New Report Reveals Shocking Bankruptcy Rates In Retired NFL Players

By on April 14, 2015 in ArticlesCelebrity News

The life of a professional athlete seems glamorous. Getting paid to play the sport you love, having sponsors throw money at you, and being adored by fans all over the world. But an alarming recent study from Cal Tech, George Washington University and the University of Washington determined that nearly 16% of NFL players are totally bankrupt within 12 years of retiring from the league. Perhaps even more shocking, the study found that 2% of pro footballers declare bankruptcy within just two years of leaving the league.

Interestingly enough, the rate of bankruptcy generally maintains constant, regardless of how long a player was in the league. A player can have a long, lucrative career and still go bankrupt. Though the bankruptcy risk spikes after five years in the league–more than double any other tenure. It's like turning 27 for a rock star. There's just some kind of crazy bad luck about it.

Rookie contracts last four years; maybe the high risk of bankruptcy in year five is due to an injury, or a player dropping out of the league while thinking he still has several years left.

Why does this high rate of bankruptcy happen? Well, for one, though the average income for an NFL player is higher than most college graduates, that's only for a few years. The median career length in the NFL is six seasons. During those six seasons, the median player earns a total of $3.2 million before taxes and fees. And the vast majority of NFL contracts aren't guaranteed, so even though a player may sign a hefty contract on paper, he may not actually end up receiving a good chunk of that money.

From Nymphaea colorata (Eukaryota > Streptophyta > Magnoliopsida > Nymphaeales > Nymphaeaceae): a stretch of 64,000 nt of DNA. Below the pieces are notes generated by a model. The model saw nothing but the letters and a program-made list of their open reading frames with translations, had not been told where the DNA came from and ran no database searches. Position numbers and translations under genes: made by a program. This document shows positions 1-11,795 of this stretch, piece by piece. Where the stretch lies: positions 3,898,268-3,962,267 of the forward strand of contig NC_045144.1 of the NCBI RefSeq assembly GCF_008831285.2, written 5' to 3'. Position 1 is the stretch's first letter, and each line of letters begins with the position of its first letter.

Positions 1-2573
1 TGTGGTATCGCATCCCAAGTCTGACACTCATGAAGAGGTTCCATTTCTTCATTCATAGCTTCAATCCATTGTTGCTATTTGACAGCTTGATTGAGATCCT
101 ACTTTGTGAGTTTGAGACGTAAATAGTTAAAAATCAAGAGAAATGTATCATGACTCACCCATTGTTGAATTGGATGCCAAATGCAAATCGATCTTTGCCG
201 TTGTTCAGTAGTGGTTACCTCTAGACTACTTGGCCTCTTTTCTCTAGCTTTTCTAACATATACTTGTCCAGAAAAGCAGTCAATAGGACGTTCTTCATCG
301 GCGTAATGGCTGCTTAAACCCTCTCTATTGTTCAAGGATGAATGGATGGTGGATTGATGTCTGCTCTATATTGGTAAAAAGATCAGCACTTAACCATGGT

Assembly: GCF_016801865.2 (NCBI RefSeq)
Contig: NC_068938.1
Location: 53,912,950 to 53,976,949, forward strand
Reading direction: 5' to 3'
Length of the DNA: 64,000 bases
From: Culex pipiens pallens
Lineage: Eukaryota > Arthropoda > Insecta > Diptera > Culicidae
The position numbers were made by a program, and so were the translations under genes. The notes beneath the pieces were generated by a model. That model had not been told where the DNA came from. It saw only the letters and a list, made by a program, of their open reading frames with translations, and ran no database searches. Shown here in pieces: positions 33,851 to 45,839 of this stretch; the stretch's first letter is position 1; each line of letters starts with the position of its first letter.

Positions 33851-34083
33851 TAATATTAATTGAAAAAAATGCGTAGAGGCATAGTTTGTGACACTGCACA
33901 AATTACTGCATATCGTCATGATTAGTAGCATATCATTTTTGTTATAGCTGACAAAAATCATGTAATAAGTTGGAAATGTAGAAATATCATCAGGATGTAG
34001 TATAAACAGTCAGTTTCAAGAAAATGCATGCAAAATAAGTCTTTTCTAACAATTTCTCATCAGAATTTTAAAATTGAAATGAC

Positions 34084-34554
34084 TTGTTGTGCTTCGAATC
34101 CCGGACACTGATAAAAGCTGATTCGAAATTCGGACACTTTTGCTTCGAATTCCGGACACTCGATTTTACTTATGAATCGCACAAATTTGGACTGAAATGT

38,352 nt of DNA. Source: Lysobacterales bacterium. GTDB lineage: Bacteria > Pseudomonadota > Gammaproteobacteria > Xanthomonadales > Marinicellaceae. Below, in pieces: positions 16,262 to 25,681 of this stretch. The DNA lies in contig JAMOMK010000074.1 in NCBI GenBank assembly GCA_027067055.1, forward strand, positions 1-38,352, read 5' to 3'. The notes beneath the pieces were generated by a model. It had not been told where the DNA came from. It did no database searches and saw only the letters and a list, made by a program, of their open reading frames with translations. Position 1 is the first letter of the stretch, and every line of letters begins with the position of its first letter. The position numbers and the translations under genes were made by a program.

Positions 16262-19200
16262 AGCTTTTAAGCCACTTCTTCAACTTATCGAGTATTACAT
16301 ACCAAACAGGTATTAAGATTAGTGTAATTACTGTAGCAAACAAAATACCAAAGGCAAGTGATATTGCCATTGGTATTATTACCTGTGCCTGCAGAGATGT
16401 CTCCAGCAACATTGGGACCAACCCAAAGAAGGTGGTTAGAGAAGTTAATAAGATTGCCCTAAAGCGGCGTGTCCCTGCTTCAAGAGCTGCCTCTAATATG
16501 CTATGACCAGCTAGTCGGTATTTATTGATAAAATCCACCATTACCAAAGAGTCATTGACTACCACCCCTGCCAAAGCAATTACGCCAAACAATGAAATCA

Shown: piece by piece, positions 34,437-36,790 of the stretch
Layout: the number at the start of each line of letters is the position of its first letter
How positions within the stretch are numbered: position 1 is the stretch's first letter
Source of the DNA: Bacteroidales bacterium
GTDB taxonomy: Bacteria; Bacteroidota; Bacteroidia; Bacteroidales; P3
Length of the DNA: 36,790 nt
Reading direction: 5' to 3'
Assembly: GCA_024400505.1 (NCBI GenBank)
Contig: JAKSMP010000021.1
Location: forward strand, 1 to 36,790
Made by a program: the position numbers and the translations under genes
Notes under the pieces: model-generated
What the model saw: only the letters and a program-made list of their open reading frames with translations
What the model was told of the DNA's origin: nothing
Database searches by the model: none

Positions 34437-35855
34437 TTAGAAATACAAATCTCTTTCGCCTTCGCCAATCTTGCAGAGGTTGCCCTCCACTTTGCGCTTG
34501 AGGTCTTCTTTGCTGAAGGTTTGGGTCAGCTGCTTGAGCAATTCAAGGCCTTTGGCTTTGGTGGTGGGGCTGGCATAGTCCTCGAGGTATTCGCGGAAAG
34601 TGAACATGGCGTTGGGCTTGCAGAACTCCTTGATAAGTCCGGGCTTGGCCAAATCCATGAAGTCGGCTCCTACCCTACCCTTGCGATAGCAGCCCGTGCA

Terrell Owens

(Photo by Joe Robbins/Getty Images)

Then, of course, there are the leeches. These are friends, family members, acquaintances, or anyone else that will do all they can to separate a player from his money. The player wants to provide for those close in his life, and it can be easy to think he has it all, so he overspends. All of a sudden, that pile of money that seemed endless turns out to have a very real, finite bottom.

Here are some especially shocking examples of NFL players who have had extreme financial problems after retiring:

Lawrence Taylor LT found himself broke and facing statutory rape charges after earning more than $50 million during his NFL career.

Deuce McAllister – After earning millions in the NFL, McAllister's Nissan dealership in Mississippi went bankrupt in 2009 leaving Deuce broke and liable for hundreds of thousands in debt.

Terrell Owens – In 2012, Terrell Owens announced he was broke and without any monthly income. Meanwhile he is paying $120,000 a month in child support and mortgages to four different baby mamas.

Warren Sapp – In April 2012, Sapp filed for bankruptcy claiming assets worth $6.5 million and debts of $7 million. The $7 million is owed to the IRS, child support to four different women, and medical bills. At the 2015 Super Bowl, Sapp was arrested for allegedly soliciting a prostitute.

Travis Henry – Henry couldn't keep up with his massive child support payments after he fathered 11 children with 10 women. He was eventually arrested for cocaine trafficking.

Mark Brunell – After retiring, Brunell invested in real estate and bought 11 Whataburger franchises. Unfortunately in 2010 he declared bankruptcy owing $20 million in commercial real estate loans.

Vince Young – After earning $45 million in salary and endorsements, Vince Young is the most recent pro-athlete to go broke.

Other notable examples include: Andre Rison, Bernie Kosar, Johnny Unitas, Charlie Batch, Dale Carter, Raymond Clayborn, Dermontti Dawson, Luther Elliss, Archie Griffin, Terry Long, Harvey Martin, Craig Morton and Ray Guy.

There are a few good tales to come from players' money woes, though. Michael Vick paid off nearly $18 million that he owed to his creditors, and Phillip Buchanon is hoping his tough experiences with his family, particularly his mother, asking him for money can help other players better manage their finances.

We've written about this countless times, but it bears repeating: don't trust anyone else with your money (particularly if you suddenly inherit a lot of it), and learn to say no. Even if it's difficult, it's the right decision in the long run.

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